Vancouver's Downtown Eastside is Canada's poorest postal code. These blocks, littered with bloodstains, crack vials and dirty condoms, are often called the "Low Track," or skid row. They hold Canada's highest concentration of prostitution, drug addiction, homelessness and mental illness. In the shadow of mountains and under broad daylight, addicts poke needles into their arms searching for good veins. Dealers oversee them, as they scratch sidewalks looking for crumbs of drugs. Prostitutes sell their bodies for $10, $15, $20, enough to feed drug habits, then return to these streets for more.

On these corners, sexual predators proliferate. And this is where the story of Vancouver's missing women begins. Each day, prostitutes are beaten, raped, robbed, tied up, held down, doused and burned. Some men slam car doors on their legs. One man tried to cram a ball down a prostitute's throat. Another took women to hotels and forced them to drink until they poisoned themselves.

Prostitutes from these corners, it is said, liked to hang out at Pickton's pig farm or at a nearby place called Piggy's Palace, a barn turned into a bar where Pickton's brother, Dave, threw parties and people ate roasted pig.

The Pickton brothers and a sister, Linda, had grown up in the Vancouver suburb of Port Coquitlam. According to local records, their parents, Leonard and Helen, bought the pig farm in 1963 for $18,000 Canadian. In 1979, after their mother died, the children inherited the farm. Fifteen years later, it was assessed at more than $7 million. Parts were sold to a developer, the city and the school district.

Instantly, the children became wealthy. Dave managed the farm, and Robert worked his slaughterhouse. (By this time, Linda, who had gone off to school before the family moved to the farm, was married and lived elsewhere.)

Neighbors described Willy as slow but not retarded, a man who never drank alcohol or smoked cigarettes. Some say he was nice. They say the Picktons' parties were for charity and his employees.

Relatives say that many women never returned from them, and that they told police but were ignored.

"That farm was the dredges of the earth," says Jamie Lee Hamilton, who works the streets in Downtown Eastside. "It was a hellhole. You can say to someone, 'Don't go,' but if they are an addict, the addiction overcomes the senses. . . . Police had known about the farm for quite some time, but nothing changed."

Police say that, because of the nature of the prostitution life, it was hard to know whether a woman was really missing or just gone.

The first woman on their list disappeared in 1983. It would take 19 years and 62 more women before police admitted that one person might have killed so many.

"Up until three years ago, the Vancouver city police were adamant the disappearance of women could not be attributed to a serial killer," says Crey. "They said the women were too transient, that if you looked hard enough, you would find them in another city."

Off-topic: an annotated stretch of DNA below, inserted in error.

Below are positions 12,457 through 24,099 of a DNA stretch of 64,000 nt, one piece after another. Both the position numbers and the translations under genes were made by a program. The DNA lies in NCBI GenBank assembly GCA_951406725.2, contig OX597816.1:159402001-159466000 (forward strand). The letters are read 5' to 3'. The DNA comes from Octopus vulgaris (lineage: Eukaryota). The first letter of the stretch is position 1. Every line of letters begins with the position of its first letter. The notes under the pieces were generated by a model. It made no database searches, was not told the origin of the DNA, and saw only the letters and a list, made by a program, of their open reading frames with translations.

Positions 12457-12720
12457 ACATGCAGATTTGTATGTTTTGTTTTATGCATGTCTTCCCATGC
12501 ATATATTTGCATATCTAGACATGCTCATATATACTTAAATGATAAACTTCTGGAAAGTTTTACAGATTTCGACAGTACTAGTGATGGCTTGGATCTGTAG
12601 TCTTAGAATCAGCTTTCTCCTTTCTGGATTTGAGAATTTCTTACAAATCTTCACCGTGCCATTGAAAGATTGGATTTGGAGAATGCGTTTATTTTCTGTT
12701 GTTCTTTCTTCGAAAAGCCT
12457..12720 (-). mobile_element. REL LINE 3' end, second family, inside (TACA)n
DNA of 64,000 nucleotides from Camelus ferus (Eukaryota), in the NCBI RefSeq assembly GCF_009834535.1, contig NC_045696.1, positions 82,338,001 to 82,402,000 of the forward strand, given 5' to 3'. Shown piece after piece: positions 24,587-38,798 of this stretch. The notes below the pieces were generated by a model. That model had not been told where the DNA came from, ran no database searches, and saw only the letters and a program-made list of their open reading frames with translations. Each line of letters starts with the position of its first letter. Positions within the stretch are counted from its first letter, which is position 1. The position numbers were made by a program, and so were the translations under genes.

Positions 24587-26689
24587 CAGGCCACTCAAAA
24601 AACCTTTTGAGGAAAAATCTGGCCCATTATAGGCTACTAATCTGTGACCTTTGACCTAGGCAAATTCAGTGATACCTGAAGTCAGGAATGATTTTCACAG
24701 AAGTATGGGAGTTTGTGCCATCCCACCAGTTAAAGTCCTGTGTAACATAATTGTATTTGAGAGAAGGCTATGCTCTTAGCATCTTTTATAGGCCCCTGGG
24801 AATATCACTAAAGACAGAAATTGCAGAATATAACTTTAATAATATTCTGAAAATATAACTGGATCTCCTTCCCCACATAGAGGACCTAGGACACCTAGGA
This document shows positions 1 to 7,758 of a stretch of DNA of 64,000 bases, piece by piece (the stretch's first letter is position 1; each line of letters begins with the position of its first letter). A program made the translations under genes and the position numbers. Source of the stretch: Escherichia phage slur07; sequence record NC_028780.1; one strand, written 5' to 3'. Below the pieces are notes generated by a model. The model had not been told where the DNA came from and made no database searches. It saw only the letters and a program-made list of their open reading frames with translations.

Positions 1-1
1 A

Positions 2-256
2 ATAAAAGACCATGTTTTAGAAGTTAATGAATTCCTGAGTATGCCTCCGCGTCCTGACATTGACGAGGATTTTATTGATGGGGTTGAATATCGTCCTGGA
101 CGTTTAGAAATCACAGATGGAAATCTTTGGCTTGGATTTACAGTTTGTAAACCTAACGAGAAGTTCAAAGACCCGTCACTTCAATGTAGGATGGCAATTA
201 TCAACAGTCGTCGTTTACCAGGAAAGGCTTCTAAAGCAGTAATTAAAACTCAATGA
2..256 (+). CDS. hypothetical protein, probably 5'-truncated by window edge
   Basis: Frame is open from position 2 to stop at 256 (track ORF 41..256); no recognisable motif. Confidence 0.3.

In 1997, nearly five years before Pickton's arrest, a woman told police she had escaped from the pig farm. She said she had gone there for drugs and booze, but he tried to handcuff her so she stabbed him with a kitchen knife. He stabbed her back, she told police, but she got away.

Pickton was charged with confining and stabbing Wendy Lynn Eistetter, but the charges were later dropped. Eistetter was described in media reports as a drug-addicted prostitute and not considered a credible witness.

The number of missing women spiked from 1998 to 2002, according to a report by the Canadian Association of Sexual Assault Centres, an activist group concerned about how the stigma of prostitution allowed so many women to go missing without investigation. "More than 30 women disappeared since police first investigated Pickton as a suspect in 1997," according to the report.

Constable Dave Dickson of the Vancouver Police Department says people on the streets may have suspected the farm but there were no reports to police. "No one was coming forward," he said in a recent interview. "Some people were going out there with no problem."

In 1999, Inspector Kim Rossmo said he believed a serial killer was at work, but the police department dismissed the theory. "We're in no way saying there is a serial murderer out there," Inspector Gary Greer told reporters at the time.

It wasn't until the women's relatives and Eastside organizations started holding rallies and demanding that police investigate that the department created a task force. "They eventually decided to post a reward," Crey says.

On Feb. 5, 2002, after a tip that Pickton had unregistered guns on his farm, police raided it.

What they saw cannot be reported because of the publication ban, but they saw enough to get another warrant, this time to search for missing women.

Pickton was arrested Feb. 22.

For nearly two years afterward, investigators searched the pig farm, stripping trailers and buildings, sifting through tons of dirt, searching for body parts. Forensic experts were flown in to determine whether what was found was from a human or from a pig. When the search ended, police say, they had collected thousands of samples of human DNA.

Cpl. Cate Galliford, Royal Canadian Mounted Police spokesperson for the Joint Missing Women Task Force, says police are still processing thousands of "exhibits" from the farm. "Our investigation is continuing and we are continuing to look at other potential suspects."

Pickton's attorney, Peter C. Ritchie, who has declined requests for interviews, released a statement saying no "remains" have been found at the farm. In what may be a glimpse of Pickton's defense, Ritchie said: "While DNA evidence can be enormously complex, there are some simple and basic concepts that may not be well known. For example, an object that you touch may have your DNA on it. Your DNA may appear in places where you have never been depending on the transportability of an item that you have touched. The bus that you coughed in may contain your DNA. A speck of DNA may be on the candy wrapper that you left on the bus. The pen that you hold has a trace of your DNA and can hardly be described as containing your 'remains.' "